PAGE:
Tips for potential bloggers and podcasters

Photo by Harry Cunningham on

Following yesterday’s post, here is part 2 with some quick thoughts and tips for those considering blogging.  In no particular order:

  1. Blog if you want to.  Don’t if you don’t. There are people with strong views on the matter. Some will tell you that if you work in particular contexts then you need to blog.  Others will tell you that there are far too many blogs already and so you shouldn’t add to them.  The truth is that there are no right or wrong answers here.
  2. Know your limits though.  If blogging is an indifferent matter, this means it can be positive but it can be negative. It could take up too much time and become addictive. Make sre it’s right for you and know your boundaries.
  3. This means that you will want to think about why you intend to blog/vlog etc, what is your purpose.  Is it purely for pleasure, it is absolutely 100% okay for that to be the case.  Some people blog because they find it relaxing, others because they find it mentally stimulating, especially external processes.  However, it might be that you intend to blog because you wish to educate people about a topic, campaign on issue or engage in debate.  Blogging may be a means to promote and advertise a service you offer or (in Christian circles) a ministry you want to encourage others to support and get involved in.
  4. Know your intended audience.  Who are you trying to reach and why. This includes numbers and types of people. Some people are writing just for themselves and don’t mind if others read – a kind of public but personal journal. Others are seeking to reach a mass audience.  If the latter, then you will want to consider how you are going to communicate and build up a following.  Social media is a big help in this, share links via Facebook, Twitter and Instagram. Try word of mouth, tell friends and colleagues about your blog, email links.  Finally, bloggers often help each other out, they are allies not rivals so many established blogs will include regular or occasional posts with lists of articles worth a read that week.  Also, we tend to link to each other’s articles in order to endorse and build on what someone is saying or to debate them.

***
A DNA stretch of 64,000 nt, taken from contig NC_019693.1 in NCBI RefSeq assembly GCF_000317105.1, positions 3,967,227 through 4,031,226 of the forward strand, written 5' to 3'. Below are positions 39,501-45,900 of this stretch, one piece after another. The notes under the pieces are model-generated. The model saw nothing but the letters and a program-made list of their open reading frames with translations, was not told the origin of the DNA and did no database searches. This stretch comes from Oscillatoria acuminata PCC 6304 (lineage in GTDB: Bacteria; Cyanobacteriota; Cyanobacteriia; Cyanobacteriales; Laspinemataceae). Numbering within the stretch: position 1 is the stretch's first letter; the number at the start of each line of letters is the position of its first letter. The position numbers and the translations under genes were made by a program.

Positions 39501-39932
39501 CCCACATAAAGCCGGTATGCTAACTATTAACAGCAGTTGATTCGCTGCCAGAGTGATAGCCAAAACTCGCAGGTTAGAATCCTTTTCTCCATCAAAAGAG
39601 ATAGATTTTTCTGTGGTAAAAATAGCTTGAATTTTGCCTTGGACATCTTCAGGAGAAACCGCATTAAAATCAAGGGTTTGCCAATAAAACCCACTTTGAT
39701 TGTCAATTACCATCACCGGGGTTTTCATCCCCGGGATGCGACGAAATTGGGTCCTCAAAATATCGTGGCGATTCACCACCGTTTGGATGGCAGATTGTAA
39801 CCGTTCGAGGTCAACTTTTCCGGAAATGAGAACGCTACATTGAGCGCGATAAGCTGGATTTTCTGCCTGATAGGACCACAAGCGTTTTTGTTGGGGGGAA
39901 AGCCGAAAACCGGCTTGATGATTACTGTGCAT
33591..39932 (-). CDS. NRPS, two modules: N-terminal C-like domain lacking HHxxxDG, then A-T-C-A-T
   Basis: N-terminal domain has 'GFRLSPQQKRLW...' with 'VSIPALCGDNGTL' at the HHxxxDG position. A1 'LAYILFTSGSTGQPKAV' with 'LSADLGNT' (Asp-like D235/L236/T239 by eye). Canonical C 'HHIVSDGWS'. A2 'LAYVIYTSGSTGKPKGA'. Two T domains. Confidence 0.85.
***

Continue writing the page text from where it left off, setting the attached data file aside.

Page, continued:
5. Decide how and where you want to engage and interact with others.  You don’t have to but I do think it is helpful to find a forum for feedback and discussion.  Personally, however, I decided a long time back that allowing comments on my blog wasn’t the most helpful way of doing this for me. So, I switched them off.
  6. Decide the best platform/format for what you want to do. This will depend both on your own skills/attributes and the nature of your intended audience.   As mentioned before, I tend to find that podcast audio talks are my best format for reaching people but plenty of people read my articles.  I get a lot less engagement via YouTube videos but each person’s experience is different.  Don’t be scared to try something and then stop or change.
  7. Decide what level of output is possible for you.  As I mentioned the other day, I can usually provide 2 or 3 articles a day and a weekly podcast but that’s partly because of how I think/process and primarily because this links into my specific ministry aims.  Most people are probably best off aiming to provide one article or podcast each week.  Some are able to provide a daily blog or vlog. 

Whatever you decide to do, commit to do it for the glory of God.

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